I sat down tonight to do some more learning about Ruby. I thought that I'd spend an hour or so and build something trivial, but useful. Well 90 minutes later and I have had an enjoyable evening, but I have yet to write a single line of Ruby code.
It started out with a Ruby tutorial which had a header on the first line with the standard directive pointing to the executable for the Ruby interpreter. That led me to realize I wasn't 100% sure where that executable was on a Mac. I remembered that there was some kind of command to find these exectuables so off I went to Google. My search results led mt to a Perl primer describing the use of the which command.
Having used the which command on my Mac and finding that it gave me exactly what I was looking for, the next logical step would be to continue with the tutorial. Unfortunately, that's not how my brain works. The next logical step for me was to put together a short blog post on the which command so that I would have a reference for myself at some future date.
Writing the blog post sent me to my terminal to test out the which command on my Ubuntu and CentOS machines to make sure it was a cross-platform as I thought. Research for the blog post also sent me to some documentation for which that I wanted to link in my article.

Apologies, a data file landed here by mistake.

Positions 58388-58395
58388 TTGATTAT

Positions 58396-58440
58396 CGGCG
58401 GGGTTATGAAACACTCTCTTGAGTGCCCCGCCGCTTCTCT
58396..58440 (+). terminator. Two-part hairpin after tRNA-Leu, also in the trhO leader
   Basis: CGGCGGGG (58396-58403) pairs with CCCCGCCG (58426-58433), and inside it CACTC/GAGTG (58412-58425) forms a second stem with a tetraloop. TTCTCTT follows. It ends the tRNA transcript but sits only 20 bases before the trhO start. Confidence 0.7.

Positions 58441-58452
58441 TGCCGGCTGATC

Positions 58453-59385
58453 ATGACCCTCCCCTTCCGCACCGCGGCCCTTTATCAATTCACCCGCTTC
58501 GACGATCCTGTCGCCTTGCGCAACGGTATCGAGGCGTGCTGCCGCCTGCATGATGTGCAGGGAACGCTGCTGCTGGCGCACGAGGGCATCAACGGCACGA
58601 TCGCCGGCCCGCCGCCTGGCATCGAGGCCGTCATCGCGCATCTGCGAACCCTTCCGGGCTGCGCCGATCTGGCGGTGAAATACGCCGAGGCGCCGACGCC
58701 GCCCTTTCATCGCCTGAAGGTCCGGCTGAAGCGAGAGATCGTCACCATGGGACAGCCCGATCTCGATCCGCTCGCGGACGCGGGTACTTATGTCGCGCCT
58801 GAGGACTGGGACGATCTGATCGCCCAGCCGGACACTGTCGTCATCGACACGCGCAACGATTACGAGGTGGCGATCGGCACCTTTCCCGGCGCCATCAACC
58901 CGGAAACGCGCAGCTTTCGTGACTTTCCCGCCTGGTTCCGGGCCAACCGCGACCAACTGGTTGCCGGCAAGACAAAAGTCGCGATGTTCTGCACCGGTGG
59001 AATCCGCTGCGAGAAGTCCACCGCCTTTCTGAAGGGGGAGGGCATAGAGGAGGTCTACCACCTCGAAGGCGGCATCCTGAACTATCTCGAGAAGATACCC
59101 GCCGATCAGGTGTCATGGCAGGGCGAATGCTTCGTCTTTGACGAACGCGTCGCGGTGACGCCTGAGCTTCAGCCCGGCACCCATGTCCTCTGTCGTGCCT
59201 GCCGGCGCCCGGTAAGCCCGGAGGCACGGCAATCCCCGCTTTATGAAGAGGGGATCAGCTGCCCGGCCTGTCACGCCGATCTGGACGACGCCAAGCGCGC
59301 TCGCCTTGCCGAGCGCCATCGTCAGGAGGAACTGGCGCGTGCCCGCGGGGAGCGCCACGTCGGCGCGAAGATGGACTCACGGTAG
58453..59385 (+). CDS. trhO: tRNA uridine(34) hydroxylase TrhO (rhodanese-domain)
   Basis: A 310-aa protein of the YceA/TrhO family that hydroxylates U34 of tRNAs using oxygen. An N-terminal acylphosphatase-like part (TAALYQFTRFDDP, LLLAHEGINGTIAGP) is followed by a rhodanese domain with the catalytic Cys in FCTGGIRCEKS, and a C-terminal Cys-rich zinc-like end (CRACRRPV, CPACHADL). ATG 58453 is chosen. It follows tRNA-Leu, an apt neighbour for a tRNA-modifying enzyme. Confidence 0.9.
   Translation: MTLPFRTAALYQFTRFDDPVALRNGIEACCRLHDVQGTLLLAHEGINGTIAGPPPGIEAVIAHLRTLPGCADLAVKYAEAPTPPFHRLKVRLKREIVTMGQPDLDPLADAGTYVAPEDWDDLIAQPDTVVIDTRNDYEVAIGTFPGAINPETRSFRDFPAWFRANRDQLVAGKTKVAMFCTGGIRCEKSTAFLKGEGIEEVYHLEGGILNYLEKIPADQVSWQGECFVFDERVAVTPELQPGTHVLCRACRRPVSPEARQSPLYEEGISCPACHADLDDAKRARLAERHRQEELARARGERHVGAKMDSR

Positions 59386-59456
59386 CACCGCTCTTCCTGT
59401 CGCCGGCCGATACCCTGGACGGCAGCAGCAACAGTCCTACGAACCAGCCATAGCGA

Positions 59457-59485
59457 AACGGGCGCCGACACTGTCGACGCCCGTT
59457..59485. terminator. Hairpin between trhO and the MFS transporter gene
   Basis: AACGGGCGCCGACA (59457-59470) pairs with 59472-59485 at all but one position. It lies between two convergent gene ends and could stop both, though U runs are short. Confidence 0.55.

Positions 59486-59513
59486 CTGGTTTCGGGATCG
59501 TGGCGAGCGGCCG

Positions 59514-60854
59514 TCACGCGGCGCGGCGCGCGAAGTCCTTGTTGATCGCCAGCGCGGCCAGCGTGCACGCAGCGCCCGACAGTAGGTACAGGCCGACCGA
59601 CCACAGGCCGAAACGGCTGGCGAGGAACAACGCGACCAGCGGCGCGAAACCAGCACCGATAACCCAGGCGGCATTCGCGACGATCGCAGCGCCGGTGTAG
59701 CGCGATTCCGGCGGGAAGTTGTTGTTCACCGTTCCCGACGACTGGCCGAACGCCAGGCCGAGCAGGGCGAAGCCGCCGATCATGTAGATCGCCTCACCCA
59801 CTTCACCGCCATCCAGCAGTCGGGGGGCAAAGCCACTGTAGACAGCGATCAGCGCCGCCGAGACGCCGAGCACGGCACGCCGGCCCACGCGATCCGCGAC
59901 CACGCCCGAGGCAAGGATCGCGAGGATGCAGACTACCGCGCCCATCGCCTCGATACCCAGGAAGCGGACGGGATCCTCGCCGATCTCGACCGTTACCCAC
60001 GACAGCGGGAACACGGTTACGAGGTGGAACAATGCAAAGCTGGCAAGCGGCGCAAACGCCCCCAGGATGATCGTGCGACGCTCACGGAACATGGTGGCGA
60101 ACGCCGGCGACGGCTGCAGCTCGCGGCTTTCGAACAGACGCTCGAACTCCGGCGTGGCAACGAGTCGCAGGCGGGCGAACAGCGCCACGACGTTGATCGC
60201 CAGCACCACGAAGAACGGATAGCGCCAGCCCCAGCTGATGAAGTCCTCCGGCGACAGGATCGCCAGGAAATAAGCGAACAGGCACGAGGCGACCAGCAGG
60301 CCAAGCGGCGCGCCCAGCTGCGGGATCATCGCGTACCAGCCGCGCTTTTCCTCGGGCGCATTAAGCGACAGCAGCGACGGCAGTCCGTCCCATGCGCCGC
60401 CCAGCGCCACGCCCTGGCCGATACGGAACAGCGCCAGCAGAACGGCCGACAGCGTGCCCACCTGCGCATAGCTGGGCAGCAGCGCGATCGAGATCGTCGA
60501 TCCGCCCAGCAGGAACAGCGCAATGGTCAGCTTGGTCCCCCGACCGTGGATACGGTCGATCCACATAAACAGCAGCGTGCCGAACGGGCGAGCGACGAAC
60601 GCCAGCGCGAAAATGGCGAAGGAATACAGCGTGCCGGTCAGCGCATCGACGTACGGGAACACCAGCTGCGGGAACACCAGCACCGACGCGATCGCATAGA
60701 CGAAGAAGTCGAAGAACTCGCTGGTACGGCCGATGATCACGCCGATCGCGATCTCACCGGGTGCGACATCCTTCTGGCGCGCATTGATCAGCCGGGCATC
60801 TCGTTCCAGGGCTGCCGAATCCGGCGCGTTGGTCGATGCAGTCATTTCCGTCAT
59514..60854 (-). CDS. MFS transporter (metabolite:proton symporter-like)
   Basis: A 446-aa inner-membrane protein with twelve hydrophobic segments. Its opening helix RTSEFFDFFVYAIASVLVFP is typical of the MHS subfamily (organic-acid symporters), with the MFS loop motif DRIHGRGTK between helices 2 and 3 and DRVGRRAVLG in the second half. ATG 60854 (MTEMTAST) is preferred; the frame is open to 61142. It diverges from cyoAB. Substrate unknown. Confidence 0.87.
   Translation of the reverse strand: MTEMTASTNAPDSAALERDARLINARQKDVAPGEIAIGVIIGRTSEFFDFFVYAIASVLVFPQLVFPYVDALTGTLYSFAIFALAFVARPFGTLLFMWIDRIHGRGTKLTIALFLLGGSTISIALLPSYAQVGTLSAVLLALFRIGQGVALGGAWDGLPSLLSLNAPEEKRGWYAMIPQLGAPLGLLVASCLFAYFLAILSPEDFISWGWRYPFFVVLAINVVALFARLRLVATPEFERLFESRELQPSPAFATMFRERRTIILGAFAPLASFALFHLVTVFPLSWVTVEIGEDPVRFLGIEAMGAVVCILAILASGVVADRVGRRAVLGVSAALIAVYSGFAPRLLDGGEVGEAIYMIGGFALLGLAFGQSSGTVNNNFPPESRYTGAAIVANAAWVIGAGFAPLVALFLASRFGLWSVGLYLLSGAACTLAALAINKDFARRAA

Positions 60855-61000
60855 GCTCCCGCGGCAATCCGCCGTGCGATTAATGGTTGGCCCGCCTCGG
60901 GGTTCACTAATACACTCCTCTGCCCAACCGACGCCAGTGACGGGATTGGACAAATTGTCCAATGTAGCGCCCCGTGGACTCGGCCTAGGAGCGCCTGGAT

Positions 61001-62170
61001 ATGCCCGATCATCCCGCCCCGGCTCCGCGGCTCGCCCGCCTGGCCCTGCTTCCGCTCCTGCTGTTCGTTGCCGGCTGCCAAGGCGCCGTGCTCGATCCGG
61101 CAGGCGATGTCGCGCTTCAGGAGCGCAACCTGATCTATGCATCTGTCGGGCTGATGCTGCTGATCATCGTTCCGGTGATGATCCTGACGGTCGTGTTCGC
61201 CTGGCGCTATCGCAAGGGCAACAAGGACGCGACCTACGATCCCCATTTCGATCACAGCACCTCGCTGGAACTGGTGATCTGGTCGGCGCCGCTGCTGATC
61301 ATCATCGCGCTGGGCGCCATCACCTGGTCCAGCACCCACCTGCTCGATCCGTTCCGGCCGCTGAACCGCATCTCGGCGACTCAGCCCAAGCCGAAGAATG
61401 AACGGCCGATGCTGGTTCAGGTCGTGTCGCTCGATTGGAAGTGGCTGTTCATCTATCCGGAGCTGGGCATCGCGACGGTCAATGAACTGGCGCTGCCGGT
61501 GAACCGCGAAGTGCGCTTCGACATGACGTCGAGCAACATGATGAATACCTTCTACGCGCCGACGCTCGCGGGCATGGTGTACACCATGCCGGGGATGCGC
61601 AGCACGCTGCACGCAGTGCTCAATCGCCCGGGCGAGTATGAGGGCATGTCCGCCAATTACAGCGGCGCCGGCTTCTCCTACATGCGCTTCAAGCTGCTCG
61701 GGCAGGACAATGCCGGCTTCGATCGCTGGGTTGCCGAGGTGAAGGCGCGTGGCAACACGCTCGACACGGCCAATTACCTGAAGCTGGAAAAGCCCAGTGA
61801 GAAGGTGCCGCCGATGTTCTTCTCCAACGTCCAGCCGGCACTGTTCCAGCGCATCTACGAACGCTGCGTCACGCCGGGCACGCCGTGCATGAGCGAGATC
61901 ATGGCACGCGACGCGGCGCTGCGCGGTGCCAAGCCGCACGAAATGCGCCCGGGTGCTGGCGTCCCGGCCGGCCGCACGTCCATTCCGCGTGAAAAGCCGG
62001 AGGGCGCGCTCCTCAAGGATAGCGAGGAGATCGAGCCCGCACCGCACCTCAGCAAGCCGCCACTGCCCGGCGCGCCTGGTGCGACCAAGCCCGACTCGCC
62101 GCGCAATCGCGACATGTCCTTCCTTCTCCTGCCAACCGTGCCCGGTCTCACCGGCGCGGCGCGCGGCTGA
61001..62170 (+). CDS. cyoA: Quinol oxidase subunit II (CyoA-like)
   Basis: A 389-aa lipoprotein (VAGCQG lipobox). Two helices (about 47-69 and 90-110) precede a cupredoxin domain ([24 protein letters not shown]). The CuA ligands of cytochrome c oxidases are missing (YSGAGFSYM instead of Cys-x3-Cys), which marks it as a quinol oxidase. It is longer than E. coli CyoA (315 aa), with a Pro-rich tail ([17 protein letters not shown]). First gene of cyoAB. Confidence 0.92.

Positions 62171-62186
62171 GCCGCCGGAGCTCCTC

After posting the article I realized that the Markdown-to-HTML engine on my blog had converted the #!/usr/bin/ruby line in my blog post to a header because of the hash mark. This sent me in search of Markdown documentation which I found on the Markdown syntax page on Daring Fireball. I of course had to take a moment and peruse the DF site while I was there and found a reference to a recent episode of his podcast The Talk Show being sponsored by The Magazine.
Remembering that I had just subscribed to The Magazine earlier in the evening I picked up my iPhone to peruse the article titles and found that one was an update about The Magazine itself. Reading through that short update from Marco and that he had received tons of submissions for new article pitches reminded me that I had an article of my own to pitch. I fired up my email client and sent the pitch email off.
Remembering that I hadn't yet fixed my typo I jumped back to my blog to correct the error. Glancing at my browser sidebar I looked at all the open tabs, then up at the clock and realized it had been over an hour since I had intended to write some Ruby code. Thinking back over the activities of the past hour I realized that an article about procrastination might have made an even better pitch. So I wrote this up and am going to send that in right now.